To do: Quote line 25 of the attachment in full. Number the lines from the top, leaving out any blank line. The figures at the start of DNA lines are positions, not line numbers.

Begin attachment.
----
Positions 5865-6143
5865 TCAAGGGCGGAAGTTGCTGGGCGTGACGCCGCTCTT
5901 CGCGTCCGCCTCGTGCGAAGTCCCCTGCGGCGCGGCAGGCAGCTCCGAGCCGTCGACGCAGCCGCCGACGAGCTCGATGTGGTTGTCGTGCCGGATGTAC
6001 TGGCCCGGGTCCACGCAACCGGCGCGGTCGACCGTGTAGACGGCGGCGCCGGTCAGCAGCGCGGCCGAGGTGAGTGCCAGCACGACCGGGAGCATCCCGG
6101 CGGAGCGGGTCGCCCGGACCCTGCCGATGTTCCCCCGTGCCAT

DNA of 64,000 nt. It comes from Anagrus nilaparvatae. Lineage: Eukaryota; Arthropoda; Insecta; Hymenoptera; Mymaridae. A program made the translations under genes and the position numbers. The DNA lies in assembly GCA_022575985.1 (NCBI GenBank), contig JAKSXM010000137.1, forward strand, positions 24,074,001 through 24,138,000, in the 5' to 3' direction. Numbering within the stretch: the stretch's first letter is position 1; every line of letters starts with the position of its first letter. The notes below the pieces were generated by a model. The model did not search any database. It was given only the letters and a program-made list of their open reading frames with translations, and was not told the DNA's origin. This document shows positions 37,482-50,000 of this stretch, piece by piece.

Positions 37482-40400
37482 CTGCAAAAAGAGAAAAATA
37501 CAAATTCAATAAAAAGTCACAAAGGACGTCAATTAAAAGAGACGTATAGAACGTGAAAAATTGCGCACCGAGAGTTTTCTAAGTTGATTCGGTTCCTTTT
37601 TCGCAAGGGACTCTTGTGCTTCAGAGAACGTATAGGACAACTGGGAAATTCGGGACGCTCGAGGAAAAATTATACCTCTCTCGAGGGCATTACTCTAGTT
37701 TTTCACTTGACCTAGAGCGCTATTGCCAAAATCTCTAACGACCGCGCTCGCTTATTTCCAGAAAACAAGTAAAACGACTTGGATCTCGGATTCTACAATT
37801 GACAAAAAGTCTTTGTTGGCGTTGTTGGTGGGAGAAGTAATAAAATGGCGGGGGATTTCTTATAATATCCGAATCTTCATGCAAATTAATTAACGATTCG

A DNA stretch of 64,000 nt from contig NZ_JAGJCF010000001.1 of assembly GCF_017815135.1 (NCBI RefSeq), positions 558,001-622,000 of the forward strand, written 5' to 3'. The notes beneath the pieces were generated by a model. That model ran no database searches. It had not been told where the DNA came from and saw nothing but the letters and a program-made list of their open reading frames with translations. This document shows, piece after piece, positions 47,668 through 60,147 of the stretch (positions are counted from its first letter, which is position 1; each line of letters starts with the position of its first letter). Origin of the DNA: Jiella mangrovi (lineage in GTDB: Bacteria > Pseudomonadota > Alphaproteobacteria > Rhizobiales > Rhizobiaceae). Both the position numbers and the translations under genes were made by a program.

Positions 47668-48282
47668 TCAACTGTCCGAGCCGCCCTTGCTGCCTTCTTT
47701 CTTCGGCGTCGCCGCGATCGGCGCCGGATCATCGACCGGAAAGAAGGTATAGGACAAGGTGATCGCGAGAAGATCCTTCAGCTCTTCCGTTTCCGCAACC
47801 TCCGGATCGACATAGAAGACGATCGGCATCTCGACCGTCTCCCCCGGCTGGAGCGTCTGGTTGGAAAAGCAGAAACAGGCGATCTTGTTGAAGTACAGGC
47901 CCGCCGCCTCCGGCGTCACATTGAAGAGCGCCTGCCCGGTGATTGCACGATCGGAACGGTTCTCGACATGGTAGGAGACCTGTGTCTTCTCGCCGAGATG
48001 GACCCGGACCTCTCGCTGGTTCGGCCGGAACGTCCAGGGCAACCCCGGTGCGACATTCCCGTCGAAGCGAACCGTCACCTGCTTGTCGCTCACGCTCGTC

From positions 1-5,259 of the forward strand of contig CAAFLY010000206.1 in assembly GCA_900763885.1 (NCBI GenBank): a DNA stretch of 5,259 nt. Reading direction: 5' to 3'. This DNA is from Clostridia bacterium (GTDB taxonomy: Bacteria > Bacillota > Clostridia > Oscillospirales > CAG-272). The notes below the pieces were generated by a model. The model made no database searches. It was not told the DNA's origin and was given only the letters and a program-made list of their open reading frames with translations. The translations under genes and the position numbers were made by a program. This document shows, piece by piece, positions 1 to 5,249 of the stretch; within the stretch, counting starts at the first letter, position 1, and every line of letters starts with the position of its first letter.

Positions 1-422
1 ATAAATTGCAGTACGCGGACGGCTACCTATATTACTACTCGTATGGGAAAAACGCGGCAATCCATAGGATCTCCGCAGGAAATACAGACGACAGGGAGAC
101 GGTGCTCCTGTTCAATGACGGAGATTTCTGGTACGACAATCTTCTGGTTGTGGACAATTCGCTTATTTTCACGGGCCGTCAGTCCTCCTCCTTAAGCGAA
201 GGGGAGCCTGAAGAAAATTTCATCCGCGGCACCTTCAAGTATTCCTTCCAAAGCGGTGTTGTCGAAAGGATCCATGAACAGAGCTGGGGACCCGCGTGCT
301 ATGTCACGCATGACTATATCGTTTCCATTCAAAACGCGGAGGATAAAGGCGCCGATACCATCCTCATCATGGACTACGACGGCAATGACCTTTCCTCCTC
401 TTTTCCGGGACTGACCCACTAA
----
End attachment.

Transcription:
301 ATGTCACGCATGACTATATCGTTTCCATTCAAAACGCGGAGGATAAAGGCGCCGATACCATCCTCATCATGGACTACGACGGCAATGACCTTTCCTCCTC